There is currently no Country Assistance Strategy (CAS) for Iran. The last Interim Assistance Strategy which covered the period 2002-2003 was extended through 2005. No new World Bank loans to Iran have been approved since 2005 and all projects have closed.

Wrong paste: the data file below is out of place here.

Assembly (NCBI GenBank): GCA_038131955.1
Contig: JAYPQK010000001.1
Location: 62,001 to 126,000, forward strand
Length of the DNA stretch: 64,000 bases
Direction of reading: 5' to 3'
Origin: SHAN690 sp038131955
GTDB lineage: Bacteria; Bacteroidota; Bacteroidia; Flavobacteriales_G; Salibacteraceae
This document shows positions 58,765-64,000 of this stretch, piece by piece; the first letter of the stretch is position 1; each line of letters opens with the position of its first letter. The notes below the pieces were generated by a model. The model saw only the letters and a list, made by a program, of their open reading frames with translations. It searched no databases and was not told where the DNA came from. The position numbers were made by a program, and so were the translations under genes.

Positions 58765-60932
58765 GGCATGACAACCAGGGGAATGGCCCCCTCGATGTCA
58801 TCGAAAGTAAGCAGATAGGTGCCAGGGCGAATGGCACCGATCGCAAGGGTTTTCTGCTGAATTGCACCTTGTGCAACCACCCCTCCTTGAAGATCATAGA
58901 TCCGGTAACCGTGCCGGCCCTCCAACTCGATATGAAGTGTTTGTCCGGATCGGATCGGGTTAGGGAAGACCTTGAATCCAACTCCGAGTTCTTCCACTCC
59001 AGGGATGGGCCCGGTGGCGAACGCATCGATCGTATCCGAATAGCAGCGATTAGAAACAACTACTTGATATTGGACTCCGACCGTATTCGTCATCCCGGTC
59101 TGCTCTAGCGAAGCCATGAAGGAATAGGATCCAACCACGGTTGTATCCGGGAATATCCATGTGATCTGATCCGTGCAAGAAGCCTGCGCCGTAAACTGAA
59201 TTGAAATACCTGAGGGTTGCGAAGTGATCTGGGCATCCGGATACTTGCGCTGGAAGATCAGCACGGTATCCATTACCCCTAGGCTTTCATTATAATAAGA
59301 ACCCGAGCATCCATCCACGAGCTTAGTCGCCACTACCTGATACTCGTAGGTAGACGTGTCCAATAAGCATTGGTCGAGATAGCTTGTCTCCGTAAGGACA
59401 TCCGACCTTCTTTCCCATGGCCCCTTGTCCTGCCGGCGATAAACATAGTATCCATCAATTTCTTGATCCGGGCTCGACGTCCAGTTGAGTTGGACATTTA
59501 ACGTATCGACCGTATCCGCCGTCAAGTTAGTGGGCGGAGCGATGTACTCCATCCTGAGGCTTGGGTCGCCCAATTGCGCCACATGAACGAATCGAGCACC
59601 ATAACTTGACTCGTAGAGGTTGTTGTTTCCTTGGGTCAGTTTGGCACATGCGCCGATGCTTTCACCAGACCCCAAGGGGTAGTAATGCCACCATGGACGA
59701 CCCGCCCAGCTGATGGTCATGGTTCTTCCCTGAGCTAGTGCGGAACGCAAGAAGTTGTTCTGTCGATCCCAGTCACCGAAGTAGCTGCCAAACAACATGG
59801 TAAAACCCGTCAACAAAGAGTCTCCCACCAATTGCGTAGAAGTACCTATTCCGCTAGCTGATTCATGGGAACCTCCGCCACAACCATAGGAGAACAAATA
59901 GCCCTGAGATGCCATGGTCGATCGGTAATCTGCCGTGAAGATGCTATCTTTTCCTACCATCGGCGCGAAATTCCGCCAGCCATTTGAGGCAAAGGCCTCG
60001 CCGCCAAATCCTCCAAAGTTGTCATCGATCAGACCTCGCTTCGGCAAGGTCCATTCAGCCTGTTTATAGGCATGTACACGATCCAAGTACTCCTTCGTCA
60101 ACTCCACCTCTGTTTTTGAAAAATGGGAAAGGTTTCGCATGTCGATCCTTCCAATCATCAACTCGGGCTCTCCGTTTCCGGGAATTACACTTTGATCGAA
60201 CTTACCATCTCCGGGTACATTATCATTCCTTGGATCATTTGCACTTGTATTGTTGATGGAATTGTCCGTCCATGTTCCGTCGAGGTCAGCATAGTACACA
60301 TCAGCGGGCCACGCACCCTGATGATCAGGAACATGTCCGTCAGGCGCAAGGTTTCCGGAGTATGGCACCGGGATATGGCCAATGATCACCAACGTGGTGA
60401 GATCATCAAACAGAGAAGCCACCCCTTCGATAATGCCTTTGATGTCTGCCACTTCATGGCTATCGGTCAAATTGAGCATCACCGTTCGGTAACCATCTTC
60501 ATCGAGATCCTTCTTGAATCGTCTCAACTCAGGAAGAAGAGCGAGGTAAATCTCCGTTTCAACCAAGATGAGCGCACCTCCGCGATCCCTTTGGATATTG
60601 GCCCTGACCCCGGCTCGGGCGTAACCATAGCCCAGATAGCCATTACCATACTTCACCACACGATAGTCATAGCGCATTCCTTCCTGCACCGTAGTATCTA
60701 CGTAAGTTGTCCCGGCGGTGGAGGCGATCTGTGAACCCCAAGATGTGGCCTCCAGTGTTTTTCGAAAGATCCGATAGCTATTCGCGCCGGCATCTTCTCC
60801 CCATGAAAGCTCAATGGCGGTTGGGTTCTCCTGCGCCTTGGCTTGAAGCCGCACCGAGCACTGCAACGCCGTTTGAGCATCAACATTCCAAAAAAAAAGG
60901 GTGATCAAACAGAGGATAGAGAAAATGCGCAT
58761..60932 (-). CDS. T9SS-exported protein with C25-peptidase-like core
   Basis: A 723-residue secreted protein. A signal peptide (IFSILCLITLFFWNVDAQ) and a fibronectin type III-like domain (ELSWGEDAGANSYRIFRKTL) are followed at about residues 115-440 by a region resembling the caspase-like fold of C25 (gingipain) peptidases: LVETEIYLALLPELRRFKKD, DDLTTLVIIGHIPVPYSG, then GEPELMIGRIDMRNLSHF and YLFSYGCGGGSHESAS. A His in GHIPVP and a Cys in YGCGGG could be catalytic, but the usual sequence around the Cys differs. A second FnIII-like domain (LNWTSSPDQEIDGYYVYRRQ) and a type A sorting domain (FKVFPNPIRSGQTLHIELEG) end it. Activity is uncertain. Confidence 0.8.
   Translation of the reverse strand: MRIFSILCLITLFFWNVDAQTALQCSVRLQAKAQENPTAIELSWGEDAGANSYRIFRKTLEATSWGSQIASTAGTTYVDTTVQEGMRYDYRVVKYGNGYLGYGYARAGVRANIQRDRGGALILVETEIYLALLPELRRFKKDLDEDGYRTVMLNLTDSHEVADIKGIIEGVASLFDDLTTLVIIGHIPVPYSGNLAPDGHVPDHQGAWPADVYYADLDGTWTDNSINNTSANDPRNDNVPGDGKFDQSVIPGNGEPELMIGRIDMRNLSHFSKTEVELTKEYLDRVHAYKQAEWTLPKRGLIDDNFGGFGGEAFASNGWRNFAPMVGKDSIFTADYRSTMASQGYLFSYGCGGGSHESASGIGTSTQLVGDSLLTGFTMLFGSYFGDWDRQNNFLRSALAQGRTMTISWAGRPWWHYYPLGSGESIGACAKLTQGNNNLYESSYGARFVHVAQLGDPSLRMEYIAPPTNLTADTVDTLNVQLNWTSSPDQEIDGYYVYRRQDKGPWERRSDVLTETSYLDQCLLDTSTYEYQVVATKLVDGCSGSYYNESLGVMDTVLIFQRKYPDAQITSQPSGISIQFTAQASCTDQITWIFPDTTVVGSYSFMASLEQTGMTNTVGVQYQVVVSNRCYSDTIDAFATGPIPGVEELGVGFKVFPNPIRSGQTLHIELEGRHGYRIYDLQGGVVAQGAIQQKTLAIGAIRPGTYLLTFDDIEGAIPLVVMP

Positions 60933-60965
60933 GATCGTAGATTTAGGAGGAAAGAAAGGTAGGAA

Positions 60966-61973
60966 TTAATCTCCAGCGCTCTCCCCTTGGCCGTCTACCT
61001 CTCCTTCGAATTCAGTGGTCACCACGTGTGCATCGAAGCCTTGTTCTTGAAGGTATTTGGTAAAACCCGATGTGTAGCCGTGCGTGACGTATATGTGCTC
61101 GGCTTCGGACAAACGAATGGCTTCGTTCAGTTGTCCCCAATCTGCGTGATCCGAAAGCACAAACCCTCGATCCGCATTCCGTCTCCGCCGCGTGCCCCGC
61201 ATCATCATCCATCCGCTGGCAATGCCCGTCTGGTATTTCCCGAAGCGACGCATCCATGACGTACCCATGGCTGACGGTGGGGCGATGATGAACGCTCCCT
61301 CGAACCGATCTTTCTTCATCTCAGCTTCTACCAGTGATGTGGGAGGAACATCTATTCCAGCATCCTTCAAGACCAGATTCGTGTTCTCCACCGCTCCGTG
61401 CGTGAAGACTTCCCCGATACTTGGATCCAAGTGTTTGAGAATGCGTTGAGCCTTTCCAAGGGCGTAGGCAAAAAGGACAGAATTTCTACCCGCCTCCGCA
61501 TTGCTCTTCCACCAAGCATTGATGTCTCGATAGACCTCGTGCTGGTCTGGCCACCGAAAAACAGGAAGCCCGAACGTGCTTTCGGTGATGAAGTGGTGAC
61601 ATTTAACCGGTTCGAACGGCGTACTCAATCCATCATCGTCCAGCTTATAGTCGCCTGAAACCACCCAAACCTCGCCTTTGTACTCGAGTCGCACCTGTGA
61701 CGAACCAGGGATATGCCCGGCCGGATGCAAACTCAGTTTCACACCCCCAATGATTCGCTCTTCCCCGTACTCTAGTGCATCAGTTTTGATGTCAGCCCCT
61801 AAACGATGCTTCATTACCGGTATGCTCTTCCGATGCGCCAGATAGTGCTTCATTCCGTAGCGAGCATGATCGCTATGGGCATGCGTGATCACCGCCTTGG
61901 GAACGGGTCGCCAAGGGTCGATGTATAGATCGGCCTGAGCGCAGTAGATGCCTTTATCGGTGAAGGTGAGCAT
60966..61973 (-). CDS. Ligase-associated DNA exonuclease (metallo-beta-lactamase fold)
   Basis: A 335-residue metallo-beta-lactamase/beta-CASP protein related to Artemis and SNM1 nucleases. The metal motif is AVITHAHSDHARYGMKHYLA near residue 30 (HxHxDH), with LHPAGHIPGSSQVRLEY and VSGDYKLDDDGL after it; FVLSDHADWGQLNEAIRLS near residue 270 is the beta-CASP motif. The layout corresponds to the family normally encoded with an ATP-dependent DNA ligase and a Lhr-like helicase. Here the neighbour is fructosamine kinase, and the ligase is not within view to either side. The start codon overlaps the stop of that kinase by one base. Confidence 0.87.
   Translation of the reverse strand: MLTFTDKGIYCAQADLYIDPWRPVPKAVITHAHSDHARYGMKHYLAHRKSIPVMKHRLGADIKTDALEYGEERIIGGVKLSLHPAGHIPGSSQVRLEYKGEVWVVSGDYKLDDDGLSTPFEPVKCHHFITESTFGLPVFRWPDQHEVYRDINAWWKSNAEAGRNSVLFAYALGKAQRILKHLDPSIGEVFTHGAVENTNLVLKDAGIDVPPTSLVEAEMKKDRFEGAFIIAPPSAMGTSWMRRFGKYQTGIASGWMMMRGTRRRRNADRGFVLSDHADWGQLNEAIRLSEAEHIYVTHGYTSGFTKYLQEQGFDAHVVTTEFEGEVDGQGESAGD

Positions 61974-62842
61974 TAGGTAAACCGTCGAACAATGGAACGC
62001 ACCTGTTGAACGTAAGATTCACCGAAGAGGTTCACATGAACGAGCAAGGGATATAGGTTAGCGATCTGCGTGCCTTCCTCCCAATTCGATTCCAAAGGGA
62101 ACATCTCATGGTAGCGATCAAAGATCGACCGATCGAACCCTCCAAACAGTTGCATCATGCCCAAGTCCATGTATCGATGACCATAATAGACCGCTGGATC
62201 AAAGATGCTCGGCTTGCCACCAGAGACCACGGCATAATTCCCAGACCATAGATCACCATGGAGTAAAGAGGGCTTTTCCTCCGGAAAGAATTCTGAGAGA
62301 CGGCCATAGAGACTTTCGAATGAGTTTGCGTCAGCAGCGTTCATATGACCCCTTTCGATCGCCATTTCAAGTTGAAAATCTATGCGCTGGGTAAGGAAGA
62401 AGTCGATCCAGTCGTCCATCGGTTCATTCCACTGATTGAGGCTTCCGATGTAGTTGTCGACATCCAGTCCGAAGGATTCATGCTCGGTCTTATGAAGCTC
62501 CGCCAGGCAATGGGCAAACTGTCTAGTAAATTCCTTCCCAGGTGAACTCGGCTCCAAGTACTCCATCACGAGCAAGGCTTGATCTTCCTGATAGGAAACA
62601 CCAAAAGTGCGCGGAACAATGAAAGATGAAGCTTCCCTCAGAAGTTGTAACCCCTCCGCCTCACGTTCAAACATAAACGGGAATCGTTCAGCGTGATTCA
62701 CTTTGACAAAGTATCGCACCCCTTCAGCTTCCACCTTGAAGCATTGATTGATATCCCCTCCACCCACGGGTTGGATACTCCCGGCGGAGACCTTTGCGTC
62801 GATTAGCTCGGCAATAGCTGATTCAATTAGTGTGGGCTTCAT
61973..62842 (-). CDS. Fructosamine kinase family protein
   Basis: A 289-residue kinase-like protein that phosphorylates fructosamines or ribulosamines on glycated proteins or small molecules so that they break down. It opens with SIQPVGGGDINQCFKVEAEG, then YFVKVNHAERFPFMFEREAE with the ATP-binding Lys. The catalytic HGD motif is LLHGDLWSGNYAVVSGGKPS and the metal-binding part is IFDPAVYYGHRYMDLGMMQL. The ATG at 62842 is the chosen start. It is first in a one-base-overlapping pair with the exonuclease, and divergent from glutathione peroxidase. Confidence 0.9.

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The first chapter offers an overview of the evidence that the period from before birth to age five is the most important stage of human development. This period is especially crucial as deficits at th... Show More +is early stage tend to be irreversible and to perpetuate cycles of poverty and inequality. The many dimensions of healthy ECD, from proper healthcare and nutrition to early development activities, are identified along with the range of related indicators used to measure the state of ECD in the region.Chapter 2 offers a comparison with other regions of the world, for a better understanding of the state of ECD in MENA,. The twelve countries of the region are also compared, to establish benchmarks and identify country-specific deficits in ECD. The chapter includes an analysis of the factors that influence ECD, as there is significant inequality of access to key development activities even in the region’s more developed countries.Chapter 3 shows that economic growth alone will not address the many shortfalls in the region’s ECD. Targeted interventions are needed. The chapter provides a way forward with a number of approaches from around the world that have been implemented successfully and which would benefit children in MENA.Chapter 4 offers an overview of ECD in Algeria which has achieved good immunization rates but has high rates of stunting due to malnutrition, and where a child’s social and economic background influences the chances of healthy development.Chapter 5 offers an overview of ECD in Djibouti where prenatal and delivery care is now almost universal but child mortality rates are still high and less than one third of children are fully immunized by the age of one.Chapter 6 offers an overview of ECD in Egypt where stunting is a major and persistent problem and disadvantaged children are the least likely to benefit from early schooling, although immunization rates have reached 92%.Chapter 7 offers an overview of ECD in Iraq where only half of children are receiving regular prenatal care, less than two-thirds are fully immunized and access to key development activities is closely related to social and economic background.Chapter 8 offers an overview of ECD in Jordan which has achieved near universal coverage for prenatal and neonatal care, and while rates for stunting are low there is large variation in nutrition status, with a child from the poorest segment of society seven times as likely to be stunted as a child from the richest.Chapter 9 offers an overview of ECD in Lebanon which has also achieved near universal coverage for prenatal and neonatal care but where only half of all children are fully immunized by age one and poorer children are more likely to be stunted.Chapter 10 offers an overview of ECD in Libya before the current crisis, where 87% of all children were fully immunized but only half had access to iodized salt, essential for cognitive development, and more than one fifth were stunted.Chapter 11 offers an overview of ECD in Morocco where 90% of children are fully immunized but almost one third are stunted and deaths in the first month and year of life are above regional averages, with the poorest children facing greater risk of death.Chapter 12 offers an overview of ECD in Syria before the current crisis, where 96% of births were assisted by a skilled attendant but only 78% of one-year-olds were fully immunized and over one quarter of all children were stunted.Chapter 13 offers an overview of ECD in Tunisia which has achieved near universal prenatal and delivery care and early mortality has fallen below regional averages, but children in rural areas have one third the chance of urban children to attend early education and 22% of children aged 5 are engaged in child labor.Chapter 14 offers an overview of ECD in the West Bank and Gaza which has achieved near universal coverage for prenatal and delivery care but stunting remains a persistent problem and there are large differences in access to early care and education between advantaged and disadvantaged children. Chapter 15 offers an overview of ECD in Yemen before the current crisis where less than half of all births received prenatal care and children were more than twice as likely to die before their first birthday (7%) as they were to attend early childhood education (3%). Show Less -